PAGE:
NEW YORK – Venus Williams and Sloane Stephens did their part.
You’re up, Coco Vandeweghe and Madison Keys.
The 37-year-old Williams and the 24-year-old Stephens both survived third-set tiebreak wins by near-identical scores Tuesday at the US Open.
The fact that both advanced to the women’s singles semifinals, and will play each other, guarantees there will be at least one American woman in Saturday’s final.
In the day session, Stephens continued her wondrous month of winning with a 6-3, 3-6, 7-6 (4) victory over No. 16 seed Anastasija Sevastova. It is a run that has taken her from outside the top 900 in July to just outside the top 30 with her effort here.
She’s already almost all the way back to where she was before a foot injury suffered last summer required surgery in January.
“A month ago, before I started winning a lot of matches, I was really worried, about my protected ranking, not having enough tournaments, not being able to play,” Stephens said during her on-court interview. “Once I realized my life is good, I play tennis, I have fun every day, that relieved a lot of stress. I was able to play loose, play my game and – Bam! Semifinals.”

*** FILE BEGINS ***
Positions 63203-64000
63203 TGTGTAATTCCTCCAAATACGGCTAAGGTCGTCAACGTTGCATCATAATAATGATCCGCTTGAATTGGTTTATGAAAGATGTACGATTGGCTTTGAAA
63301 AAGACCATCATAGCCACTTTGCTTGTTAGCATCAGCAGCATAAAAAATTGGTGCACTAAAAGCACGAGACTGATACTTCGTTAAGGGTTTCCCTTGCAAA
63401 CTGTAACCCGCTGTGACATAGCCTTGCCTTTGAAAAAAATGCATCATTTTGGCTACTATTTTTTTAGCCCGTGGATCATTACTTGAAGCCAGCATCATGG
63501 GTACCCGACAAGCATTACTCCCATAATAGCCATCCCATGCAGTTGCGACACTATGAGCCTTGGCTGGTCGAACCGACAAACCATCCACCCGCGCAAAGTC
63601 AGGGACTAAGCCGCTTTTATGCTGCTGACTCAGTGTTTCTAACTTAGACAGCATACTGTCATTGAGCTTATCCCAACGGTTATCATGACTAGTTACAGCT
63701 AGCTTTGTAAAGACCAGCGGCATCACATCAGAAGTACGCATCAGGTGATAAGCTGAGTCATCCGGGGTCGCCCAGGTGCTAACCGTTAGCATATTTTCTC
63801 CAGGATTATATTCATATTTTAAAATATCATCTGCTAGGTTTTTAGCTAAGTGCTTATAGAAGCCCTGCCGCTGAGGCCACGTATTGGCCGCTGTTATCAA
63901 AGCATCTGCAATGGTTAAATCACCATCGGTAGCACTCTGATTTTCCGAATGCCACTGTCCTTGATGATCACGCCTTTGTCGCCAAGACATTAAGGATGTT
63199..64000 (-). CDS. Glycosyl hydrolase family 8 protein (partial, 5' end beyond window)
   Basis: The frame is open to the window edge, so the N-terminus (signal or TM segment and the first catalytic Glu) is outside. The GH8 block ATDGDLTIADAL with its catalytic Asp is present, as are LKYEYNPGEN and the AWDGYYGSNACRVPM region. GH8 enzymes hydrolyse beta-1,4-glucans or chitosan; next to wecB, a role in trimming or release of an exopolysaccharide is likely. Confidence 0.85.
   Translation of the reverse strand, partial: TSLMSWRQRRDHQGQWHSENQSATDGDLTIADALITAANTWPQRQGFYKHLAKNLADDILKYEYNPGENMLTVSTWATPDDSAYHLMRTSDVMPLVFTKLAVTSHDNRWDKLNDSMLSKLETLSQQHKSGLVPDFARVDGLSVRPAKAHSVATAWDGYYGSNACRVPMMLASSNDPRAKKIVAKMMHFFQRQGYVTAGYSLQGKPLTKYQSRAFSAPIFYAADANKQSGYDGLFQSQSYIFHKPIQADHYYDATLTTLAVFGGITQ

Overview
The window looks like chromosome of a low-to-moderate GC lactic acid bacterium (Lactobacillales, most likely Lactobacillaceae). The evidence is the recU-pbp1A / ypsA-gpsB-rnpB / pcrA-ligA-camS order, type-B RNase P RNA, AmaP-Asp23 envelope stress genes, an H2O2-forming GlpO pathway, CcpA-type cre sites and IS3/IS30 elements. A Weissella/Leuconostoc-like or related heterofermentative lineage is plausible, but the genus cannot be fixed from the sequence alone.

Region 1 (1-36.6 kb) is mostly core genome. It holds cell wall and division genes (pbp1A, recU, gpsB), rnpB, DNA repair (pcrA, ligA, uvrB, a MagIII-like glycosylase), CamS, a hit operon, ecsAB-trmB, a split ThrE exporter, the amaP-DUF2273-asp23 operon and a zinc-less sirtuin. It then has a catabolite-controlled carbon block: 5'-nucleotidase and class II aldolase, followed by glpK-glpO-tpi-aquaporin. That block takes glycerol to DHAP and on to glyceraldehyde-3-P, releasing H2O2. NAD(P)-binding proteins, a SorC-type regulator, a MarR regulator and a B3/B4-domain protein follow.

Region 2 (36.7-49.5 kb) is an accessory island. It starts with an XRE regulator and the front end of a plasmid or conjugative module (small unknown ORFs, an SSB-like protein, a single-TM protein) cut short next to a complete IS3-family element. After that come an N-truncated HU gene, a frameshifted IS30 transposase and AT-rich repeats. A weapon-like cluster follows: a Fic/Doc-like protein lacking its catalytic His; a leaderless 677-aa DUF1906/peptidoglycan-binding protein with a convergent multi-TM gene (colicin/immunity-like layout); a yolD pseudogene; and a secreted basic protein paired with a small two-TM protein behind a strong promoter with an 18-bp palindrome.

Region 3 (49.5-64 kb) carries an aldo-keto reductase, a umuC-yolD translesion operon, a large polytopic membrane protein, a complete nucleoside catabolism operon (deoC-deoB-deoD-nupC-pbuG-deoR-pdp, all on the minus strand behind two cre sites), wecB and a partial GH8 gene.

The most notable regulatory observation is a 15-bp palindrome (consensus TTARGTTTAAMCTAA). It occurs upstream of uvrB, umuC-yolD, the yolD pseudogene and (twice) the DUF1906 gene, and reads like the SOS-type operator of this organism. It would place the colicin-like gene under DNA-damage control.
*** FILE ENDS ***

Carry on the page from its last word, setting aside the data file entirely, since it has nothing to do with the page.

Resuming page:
Stephens calm, cool and eager
The tennis during her win over Sevastova of Latvia wasn’t necessarily the best. But it was very good at times.
And the drama was topnotch as Stephens looked to be running out of energy in the middle of the second set.
But she fought. Calm-looking on the outside, there was nothing of the pre-absence Stephens who sometimes could look as though she wasn’t as invested in the outcome as maybe she should have been.
She was down a break in the third set – very nearly, two breaks. Stephens got that back, and then went down a break again.
The American kept running, even when her legs were probably telling her to stop. She fought as she never used to fight. And she won.
“Yeah, it’s incredible, amazing. Like I said before, if someone would have told me when I started at Wimbledon that I’d be in the semifinals or making, well, three semifinals back-to-back, I would have said they’re crazy. Just happy to be playing really well and happy that my foot is good and I don’t have any pain and my body is holding up,” she said.